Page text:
Team analysis: Group E

France’s biggest challenge will come from Japan in the group where Honduras and New Caledonia are the other teams. Since winning the pennant in 2001, Les Bleuets has never progressed beyond the Round of Eight. Will 2017 be different?

Amine Gouiri of Olympique Lyon attempts to shake off his marker, Jonathan Biabiany of FC Internationale, during an International Champions Cup match in Nanjing, China. Gouiri, 17, is France’s star striker.   -  Getty Images

France: Hoping to break a jinx

After winning the FIFA Under-17 World Cup in Trinidad & Tobago in 2001, Les Bleuets has since struggled to get past the quarterfinals in the seven editions that followed. The side was counted among the favourites in the 2015 edition after having won the Under-17 European Championship the same year. However, it was unable to replicate its success and suffered a heart-wrenching Round of 16 defeat to Costa Rica, and that too on penalties.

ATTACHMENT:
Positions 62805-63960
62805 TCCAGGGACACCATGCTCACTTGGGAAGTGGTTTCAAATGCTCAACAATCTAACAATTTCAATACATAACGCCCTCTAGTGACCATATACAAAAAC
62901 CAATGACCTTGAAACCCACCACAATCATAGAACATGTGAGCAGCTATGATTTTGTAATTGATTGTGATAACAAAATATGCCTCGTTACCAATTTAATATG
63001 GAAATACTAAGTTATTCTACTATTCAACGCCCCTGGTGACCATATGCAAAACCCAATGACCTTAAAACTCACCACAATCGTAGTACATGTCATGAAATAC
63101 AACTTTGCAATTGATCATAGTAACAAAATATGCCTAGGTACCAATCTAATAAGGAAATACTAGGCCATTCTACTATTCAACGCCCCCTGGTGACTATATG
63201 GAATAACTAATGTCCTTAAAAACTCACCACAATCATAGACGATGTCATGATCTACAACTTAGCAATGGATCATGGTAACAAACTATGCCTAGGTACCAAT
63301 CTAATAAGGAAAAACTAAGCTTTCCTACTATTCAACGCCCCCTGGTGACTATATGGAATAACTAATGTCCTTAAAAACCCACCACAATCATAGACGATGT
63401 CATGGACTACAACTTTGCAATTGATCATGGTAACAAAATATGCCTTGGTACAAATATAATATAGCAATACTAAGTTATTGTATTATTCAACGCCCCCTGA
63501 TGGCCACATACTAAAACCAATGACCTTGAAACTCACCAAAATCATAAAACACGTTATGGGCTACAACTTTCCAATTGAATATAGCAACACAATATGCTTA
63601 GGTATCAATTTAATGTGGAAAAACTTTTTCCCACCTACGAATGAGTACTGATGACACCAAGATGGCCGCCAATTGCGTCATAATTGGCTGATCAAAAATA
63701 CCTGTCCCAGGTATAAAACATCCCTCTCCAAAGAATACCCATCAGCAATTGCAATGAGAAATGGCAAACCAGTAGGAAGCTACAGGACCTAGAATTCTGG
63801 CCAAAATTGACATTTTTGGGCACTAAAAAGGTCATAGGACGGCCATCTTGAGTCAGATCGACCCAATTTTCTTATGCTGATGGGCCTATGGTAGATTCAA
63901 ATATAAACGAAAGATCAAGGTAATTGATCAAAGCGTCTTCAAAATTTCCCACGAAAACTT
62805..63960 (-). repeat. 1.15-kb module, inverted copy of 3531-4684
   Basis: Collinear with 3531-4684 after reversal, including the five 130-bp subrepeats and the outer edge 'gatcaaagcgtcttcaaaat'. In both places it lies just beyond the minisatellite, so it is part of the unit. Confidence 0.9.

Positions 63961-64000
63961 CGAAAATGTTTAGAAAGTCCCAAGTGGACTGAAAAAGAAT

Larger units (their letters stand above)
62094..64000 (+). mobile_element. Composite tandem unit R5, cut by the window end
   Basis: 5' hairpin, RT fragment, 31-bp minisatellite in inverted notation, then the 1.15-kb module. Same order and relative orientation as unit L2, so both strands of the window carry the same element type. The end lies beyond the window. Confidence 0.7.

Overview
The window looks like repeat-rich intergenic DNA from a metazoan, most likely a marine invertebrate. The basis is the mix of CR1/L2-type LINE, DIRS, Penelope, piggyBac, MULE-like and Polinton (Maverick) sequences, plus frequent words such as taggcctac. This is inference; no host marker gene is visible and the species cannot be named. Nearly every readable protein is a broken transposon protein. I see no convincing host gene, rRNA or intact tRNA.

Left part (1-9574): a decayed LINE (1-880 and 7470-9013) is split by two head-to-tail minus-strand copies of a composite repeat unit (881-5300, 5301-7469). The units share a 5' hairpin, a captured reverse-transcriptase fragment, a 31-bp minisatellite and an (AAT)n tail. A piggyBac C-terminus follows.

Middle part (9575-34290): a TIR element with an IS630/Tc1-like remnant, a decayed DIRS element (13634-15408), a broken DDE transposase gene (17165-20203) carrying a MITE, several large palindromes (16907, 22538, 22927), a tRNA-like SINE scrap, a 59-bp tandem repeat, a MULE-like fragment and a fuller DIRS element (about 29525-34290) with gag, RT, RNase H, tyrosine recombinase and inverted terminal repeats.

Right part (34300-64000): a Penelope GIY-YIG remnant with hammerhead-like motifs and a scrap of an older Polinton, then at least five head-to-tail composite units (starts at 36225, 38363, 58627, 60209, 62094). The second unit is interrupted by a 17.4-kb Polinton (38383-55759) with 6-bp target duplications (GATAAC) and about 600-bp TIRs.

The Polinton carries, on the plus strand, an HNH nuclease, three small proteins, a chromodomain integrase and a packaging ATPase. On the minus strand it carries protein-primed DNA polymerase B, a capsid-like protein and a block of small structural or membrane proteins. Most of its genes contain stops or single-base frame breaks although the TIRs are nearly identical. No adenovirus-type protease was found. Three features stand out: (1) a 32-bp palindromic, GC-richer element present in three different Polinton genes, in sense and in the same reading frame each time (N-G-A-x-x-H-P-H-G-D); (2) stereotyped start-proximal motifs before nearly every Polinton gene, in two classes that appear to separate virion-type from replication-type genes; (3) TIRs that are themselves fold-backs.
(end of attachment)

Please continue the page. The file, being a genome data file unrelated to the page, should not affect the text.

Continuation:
The team will hope to break its jinx this time around.

Road to Finals:

The Under-17 European Championship semifinalist was assured of a spot in the World Cup, but the team blew its chances following a 3-1 defeat to the eventual tournament winner Spain. France got a second chance to qualify with a play-off match against Hungary — a side that it had already lost to in the group stage — for the fifth and final spot from the European Under-17 championship. And the team managed to sneak in with a 1-0 win.

Stars to watch: The highlight of France’s Under-17 European Championship campaign was undoubtedly the stepping up of Amine Gouiri — the team’s star striker. The 17-year-old, who plays for Ligue 1 side Olympique Lyon, revelled in the tournament as he hammered in nine goals, making him the championship’s top scorer.

The squad could also feature French legend Zinedine Zidane’s second son, Luca Zidane, who will man the posts.

The Coach: Lionel Rouxel was appointed in 2016 and this will be his first World Cup with the side. However, the 47-year-old former attacker comes with a huge bank of experience, having coached the Guingamp Under-18 side for eight years.